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Found 7 result(s)
This site provides access to complete, annotated genomes from bacteria and archaea (present in the European Nucleotide Archive) through the Ensembl graphical user interface (genome browser). Ensembl Bacteria contains genomes from annotated INSDC records that are loaded into Ensembl multi-species databases, using the INSDC annotation import pipeline.
Rhea is a freely available and comprehensive resource of expert-curated biochemical reactions. It has been designed to provide a non-redundant set of chemical transformations for applications such as the functional annotation of enzymes, pathway inference and metabolic network reconstruction. There are three types of reaction participants (reactants and products): Small molecules, Rhea polymers, Generic compounds. All three types of reaction participants are linked to the ChEBI database (Chemical Entities of Biological Interest) which provides detailed information about structure, formula and charge. Rhea provides built-in validations that ensure both mass and charge balance of the reactions. We have populated the database with the reactions found in the enzyme classification (i.e. in the IntEnz and ENZYME databases), extending it with additional known reactions of biological interest. While the main focus of Rhea is enzyme-catalysed reactions, other biochemical reactions (including those that are often termed "spontaneous") also are included.
The FAIRDOMHub is built upon the SEEK software suite, which is an open source web platform for sharing scientific research assets, processes and outcomes. FAIRDOM (Web Site) will establish a support and service network for European Systems Biology. It will serve projects in standardizing, managing and disseminating data and models in a FAIR manner: Findable, Accessible, Interoperable and Reusable. FAIRDOM is an initiative to develop a community, and establish an internationally sustained Data and Model Management service to the European Systems Biology community. FAIRDOM is a joint action of ERA-Net EraSysAPP and European Research Infrastructure ISBE.
The Ensembl genome annotation system, developed jointly by the EBI and the Wellcome Trust Sanger Institute, has been used for the annotation, analysis and display of vertebrate genomes since 2000. Since 2009, the Ensembl site has been complemented by the creation of five new sites, for bacteria, protists, fungi, plants and invertebrate metazoa, enabling users to use a single collection of (interactive and programatic) interfaces for accessing and comparing genome-scale data from species of scientific interest from across the taxonomy. In each domain, we aim to bring the integrative power of Ensembl tools for comparative analysis, data mining and visualisation across genomes of scientific interest, working in collaboration with scientific communities to improve and deepen genome annotation and interpretation.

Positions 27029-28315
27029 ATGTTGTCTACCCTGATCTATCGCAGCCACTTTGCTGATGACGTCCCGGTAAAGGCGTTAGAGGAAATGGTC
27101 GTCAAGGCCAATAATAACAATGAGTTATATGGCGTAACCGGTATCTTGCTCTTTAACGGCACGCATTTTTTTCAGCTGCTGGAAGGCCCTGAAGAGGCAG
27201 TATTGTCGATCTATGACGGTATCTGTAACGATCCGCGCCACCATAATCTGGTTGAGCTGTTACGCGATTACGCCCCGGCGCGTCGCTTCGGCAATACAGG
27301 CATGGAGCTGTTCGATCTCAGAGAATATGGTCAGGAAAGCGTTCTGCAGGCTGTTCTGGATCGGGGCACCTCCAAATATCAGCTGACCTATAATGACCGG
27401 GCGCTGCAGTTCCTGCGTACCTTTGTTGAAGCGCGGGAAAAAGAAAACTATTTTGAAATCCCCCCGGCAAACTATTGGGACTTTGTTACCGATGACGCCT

ArrayExpress is one of the major international repositories for high-throughput functional genomics data from both microarray and high-throughput sequencing studies, many of which are supported by peer-reviewed publications. Data sets are either submitted directly to ArrayExpress and curated by a team of specialist biological curators, or are imported systematically from the NCBI Gene Expression Omnibus database on a weekly basis. Data is collected to MIAME and MINSEQE standards.
The DNA Bank Network was established in spring 2007 and was funded until 2011 by the German Research Foundation (DFG). The network was initiated by GBIF Germany (Global Biodiversity Information Facility). It offers a worldwide unique concept. DNA bank databases of all partners are linked and are accessible via a central web portal, providing DNA samples of complementary collections (microorganisms, protists, plants, algae, fungi and animals). The DNA Bank Network was one of the founders of the Global Genome Biodiversity Network (GGBN) and is fully merged with GGBN today. GGBN agreed on using the data model proposed by the DNA Bank Network. The Botanic Garden and Botanical Museum Berlin-Dahlem (BGBM) hosts the technical secretariat of GGBN and its virtual infrastructure. The main focus of the DNA Bank Network is to enhance taxonomic, systematic, genetic, conservation and evolutionary studies by providing: • high quality, long-term storage of DNA material on which molecular studies have been performed, so that results can be verified, extended, and complemented, • complete on-line documentation of each sample, including the provenance of the original material, the place of voucher deposit, information about DNA quality and extraction methodology, digital images of vouchers and links to published molecular data if available.